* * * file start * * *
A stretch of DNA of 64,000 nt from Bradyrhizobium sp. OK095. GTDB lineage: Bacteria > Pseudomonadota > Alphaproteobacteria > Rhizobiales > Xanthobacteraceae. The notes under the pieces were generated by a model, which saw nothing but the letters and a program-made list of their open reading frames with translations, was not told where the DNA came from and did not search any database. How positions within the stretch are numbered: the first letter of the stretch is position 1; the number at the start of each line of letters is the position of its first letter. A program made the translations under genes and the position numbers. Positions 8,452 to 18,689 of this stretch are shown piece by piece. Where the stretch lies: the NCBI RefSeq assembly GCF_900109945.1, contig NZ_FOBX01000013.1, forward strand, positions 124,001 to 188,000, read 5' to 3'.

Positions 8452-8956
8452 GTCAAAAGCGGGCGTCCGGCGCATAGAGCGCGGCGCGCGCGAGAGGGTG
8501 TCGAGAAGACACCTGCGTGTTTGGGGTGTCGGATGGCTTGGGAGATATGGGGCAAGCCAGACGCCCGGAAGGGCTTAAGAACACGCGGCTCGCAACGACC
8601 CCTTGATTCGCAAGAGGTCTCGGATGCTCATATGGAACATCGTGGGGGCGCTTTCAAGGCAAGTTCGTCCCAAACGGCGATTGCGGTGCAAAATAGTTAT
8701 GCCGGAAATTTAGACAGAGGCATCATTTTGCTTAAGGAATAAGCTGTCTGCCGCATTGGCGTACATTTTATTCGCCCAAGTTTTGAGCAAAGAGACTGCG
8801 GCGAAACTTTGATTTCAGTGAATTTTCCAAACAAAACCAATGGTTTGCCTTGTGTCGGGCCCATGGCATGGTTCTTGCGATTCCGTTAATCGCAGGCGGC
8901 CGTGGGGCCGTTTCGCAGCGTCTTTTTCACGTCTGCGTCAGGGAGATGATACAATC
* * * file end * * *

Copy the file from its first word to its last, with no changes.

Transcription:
A stretch of DNA of 64,000 nt from Bradyrhizobium sp. OK095. GTDB lineage: Bacteria > Pseudomonadota > Alphaproteobacteria > Rhizobiales > Xanthobacteraceae. The notes under the pieces were generated by a model, which saw nothing but the letters and a program-made list of their open reading frames with translations, was not told where the DNA came from and did not search any database. How positions within the stretch are numbered: the first letter of the stretch is position 1; the number at the start of each line of letters is the position of its first letter. A program made the translations under genes and the position numbers. Positions 8,452 to 18,689 of this stretch are shown piece by piece. Where the stretch lies: the NCBI RefSeq assembly GCF_900109945.1, contig NZ_FOBX01000013.1, forward strand, positions 124,001 to 188,000, read 5' to 3'.

Positions 8452-8956
8452 GTCAAAAGCGGGCGTCCGGCGCATAGAGCGCGGCGCGCGCGAGAGGGTG
8501 TCGAGAAGACACCTGCGTGTTTGGGGTGTCGGATGGCTTGGGAGATATGGGGCAAGCCAGACGCCCGGAAGGGCTTAAGAACACGCGGCTCGCAACGACC
8601 CCTTGATTCGCAAGAGGTCTCGGATGCTCATATGGAACATCGTGGGGGCGCTTTCAAGGCAAGTTCGTCCCAAACGGCGATTGCGGTGCAAAATAGTTAT
8701 GCCGGAAATTTAGACAGAGGCATCATTTTGCTTAAGGAATAAGCTGTCTGCCGCATTGGCGTACATTTTATTCGCCCAAGTTTTGAGCAAAGAGACTGCG
8801 GCGAAACTTTGATTTCAGTGAATTTTCCAAACAAAACCAATGGTTTGCCTTGTGTCGGGCCCATGGCATGGTTCTTGCGATTCCGTTAATCGCAGGCGGC
8901 CGTGGGGCCGTTTCGCAGCGTCTTTTTCACGTCTGCGTCAGGGAGATGATACAATC